One interesting aspect of the X100 is the battery, which, while asymmetrical in shape, fits easily into the battery compartment either the right way or all three wrong ways. The right way is with the curved edge of the battery matching the curved edge of the compartment, but the X100 will happily accept the battery with the straight edge on the curved side of the compartment, or with the battery contacts facing the battery door as well.
If your X100 refuses to come to life after popping in a fresh battery, make sure you’ve got the battery in correctly before calling Fuji for warranty service. I’ve got the battery in the right way now, so let’s go shoot!
The first thing the X100 requires is that you wait a bit until it powers up – the camera takes about 2.2 seconds to present a focus icon. There is a quick start option that reduces that time to about 0.7 seconds, but the catch is that if the camera has been off for over 20 minutes the full 2.2 second startup time is required. Quick start also increases the drain on the battery, shortening life compared to the normal startup procedure.
With the normal startup, I was able to get off a first shot in about 3 to 3.25 seconds. Single shot-to-shot times ran about three seconds, with the major culprit here being the X100’s write times with a class 10 SDHC memory card and JPEG fine quality captures. In fact, X100 write times across the spectrum are nothing to write home about. Change that single JPEG file to RAW and the write time went to five seconds. A single JPEG/RAW combo capture? Nine seconds.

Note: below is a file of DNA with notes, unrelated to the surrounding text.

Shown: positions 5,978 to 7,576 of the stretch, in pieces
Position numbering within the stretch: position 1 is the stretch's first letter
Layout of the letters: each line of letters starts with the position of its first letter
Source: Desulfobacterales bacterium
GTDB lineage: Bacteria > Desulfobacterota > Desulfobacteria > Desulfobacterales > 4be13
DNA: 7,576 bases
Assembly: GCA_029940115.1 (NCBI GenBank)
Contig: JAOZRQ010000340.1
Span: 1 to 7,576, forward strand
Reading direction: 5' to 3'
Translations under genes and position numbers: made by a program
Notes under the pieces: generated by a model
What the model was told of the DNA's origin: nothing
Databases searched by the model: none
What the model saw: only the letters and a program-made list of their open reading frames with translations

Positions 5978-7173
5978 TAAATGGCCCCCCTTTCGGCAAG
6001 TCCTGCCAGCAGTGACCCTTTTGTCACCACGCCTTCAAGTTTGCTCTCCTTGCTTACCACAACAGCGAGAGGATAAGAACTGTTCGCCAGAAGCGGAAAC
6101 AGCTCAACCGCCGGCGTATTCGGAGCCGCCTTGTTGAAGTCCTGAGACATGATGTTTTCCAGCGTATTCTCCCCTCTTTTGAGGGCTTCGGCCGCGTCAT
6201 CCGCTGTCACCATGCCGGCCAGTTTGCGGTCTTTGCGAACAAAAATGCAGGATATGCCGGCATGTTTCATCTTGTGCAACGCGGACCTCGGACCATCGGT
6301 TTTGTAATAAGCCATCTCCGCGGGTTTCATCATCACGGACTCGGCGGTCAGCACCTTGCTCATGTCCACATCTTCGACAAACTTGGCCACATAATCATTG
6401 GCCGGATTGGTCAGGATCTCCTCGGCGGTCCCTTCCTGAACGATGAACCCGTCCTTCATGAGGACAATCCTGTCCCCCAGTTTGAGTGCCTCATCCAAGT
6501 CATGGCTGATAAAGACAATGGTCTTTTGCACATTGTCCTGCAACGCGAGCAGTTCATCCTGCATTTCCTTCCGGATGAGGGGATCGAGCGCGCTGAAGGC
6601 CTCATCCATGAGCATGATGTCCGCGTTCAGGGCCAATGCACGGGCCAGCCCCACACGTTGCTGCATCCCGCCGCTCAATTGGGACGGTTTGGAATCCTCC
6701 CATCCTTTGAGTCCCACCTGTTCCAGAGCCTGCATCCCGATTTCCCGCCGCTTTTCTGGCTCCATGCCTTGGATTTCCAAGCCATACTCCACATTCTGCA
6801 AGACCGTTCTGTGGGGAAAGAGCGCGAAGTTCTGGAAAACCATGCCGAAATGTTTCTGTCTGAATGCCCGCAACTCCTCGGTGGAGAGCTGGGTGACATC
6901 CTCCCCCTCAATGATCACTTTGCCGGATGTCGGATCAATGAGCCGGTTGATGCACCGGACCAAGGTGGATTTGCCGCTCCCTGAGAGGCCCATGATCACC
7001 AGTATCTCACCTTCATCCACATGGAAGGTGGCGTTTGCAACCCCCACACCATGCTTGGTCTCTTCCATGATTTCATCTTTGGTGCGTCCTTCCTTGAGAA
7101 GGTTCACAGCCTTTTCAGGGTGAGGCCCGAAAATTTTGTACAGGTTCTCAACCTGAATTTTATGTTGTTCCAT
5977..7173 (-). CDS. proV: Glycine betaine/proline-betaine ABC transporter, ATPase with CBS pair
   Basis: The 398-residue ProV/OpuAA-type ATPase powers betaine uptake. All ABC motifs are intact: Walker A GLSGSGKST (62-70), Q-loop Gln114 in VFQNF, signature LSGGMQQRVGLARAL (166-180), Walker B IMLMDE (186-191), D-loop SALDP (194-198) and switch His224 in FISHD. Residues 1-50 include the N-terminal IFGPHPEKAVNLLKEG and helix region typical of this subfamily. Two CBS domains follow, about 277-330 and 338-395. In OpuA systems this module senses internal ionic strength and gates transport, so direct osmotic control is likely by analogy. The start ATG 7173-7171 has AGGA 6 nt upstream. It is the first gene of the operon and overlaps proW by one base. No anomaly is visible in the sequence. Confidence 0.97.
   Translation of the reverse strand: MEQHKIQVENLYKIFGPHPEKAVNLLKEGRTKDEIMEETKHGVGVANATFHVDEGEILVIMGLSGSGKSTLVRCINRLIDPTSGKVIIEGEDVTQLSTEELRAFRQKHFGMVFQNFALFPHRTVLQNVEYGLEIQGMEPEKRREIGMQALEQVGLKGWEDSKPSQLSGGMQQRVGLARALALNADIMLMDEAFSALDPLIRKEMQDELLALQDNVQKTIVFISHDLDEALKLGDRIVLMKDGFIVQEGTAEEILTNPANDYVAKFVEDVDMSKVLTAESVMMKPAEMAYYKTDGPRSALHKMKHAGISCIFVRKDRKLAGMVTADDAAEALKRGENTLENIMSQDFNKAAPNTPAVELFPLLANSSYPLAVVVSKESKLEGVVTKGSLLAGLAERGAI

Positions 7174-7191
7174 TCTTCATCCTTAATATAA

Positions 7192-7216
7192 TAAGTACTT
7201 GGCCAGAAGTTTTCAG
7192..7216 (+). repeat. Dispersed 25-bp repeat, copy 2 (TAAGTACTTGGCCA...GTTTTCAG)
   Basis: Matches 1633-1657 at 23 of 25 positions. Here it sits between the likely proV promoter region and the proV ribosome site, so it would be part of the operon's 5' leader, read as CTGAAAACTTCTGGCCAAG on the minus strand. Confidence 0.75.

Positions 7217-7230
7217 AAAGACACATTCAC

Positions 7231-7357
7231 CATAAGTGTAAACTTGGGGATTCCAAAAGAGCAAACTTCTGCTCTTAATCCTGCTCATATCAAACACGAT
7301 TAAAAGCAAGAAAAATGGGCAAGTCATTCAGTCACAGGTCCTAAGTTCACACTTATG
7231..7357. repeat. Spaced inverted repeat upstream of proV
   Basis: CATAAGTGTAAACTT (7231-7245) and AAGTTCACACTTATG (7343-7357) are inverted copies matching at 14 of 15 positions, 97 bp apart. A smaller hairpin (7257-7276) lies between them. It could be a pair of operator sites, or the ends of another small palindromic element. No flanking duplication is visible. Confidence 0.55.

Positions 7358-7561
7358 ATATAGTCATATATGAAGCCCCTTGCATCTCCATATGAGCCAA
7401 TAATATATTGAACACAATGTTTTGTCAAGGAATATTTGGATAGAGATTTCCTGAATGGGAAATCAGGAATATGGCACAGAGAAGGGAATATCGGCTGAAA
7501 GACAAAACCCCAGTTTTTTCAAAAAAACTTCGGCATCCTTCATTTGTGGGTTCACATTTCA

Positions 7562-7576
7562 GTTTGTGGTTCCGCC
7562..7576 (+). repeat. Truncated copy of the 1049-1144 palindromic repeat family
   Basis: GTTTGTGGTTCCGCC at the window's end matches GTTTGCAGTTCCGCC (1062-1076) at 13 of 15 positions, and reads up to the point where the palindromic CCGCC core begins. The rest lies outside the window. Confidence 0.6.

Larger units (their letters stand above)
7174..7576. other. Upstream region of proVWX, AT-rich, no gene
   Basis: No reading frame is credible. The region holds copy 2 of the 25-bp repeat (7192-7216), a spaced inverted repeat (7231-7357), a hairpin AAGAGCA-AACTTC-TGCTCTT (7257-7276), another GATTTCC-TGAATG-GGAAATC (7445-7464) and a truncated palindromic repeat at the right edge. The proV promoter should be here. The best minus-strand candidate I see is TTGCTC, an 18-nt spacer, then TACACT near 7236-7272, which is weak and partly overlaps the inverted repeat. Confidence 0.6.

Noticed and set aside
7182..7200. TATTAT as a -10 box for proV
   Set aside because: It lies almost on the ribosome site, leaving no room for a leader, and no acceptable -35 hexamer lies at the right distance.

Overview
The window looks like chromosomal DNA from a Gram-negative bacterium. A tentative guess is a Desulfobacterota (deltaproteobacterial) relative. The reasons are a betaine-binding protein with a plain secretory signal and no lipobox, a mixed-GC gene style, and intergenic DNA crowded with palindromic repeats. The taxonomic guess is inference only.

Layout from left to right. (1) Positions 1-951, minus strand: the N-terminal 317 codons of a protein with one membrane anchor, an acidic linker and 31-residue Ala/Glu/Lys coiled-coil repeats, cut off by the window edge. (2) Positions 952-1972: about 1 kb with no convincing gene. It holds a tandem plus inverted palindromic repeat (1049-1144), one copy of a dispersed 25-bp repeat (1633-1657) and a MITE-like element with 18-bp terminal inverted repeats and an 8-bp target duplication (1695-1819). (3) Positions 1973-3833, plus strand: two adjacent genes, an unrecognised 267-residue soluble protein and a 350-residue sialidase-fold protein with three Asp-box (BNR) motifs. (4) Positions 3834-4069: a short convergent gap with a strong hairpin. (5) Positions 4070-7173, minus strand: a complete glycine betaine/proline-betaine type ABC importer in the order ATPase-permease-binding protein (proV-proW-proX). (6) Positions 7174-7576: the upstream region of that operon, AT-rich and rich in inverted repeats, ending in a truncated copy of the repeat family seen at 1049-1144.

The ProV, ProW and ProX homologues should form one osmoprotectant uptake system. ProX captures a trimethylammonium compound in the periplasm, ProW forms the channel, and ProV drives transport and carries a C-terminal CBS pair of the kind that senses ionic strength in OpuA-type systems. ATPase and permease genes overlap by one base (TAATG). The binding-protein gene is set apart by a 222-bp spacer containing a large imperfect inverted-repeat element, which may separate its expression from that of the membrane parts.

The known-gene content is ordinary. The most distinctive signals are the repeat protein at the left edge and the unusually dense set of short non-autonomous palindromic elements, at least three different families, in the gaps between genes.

Shutter Lag (press-to-capture, pre-focused)
|Nikon Coolpix P7000||0.01|
|Fujifilm FinePix X100||0.01|
|Canon PowerShot G12||0.04|
AF Acquisition (press-to-capture, no pre-focus)
|Nikon Coolpix P7000||0.24|
|Canon PowerShot G12||0.50|
|Fujifilm FinePix X100||0.68|
|Fujifilm FinePix X100||10||5.2 fps|
|Canon PowerShot G12||∞||2.1 fps|
|Olympus X-Z1||∞||2.0 fps|
|Nikon Coolpix P7000||26||1.5 fps|
*Note: Continuous shooting framerates are based on the camera’s fastest full-resolution JPEG continuous shooting mode, using the fastest media type available (300x CF, SDHC, etc.). “Frames” notes the number of captures recorded per burst before the camera stops/slows to clear the buffer.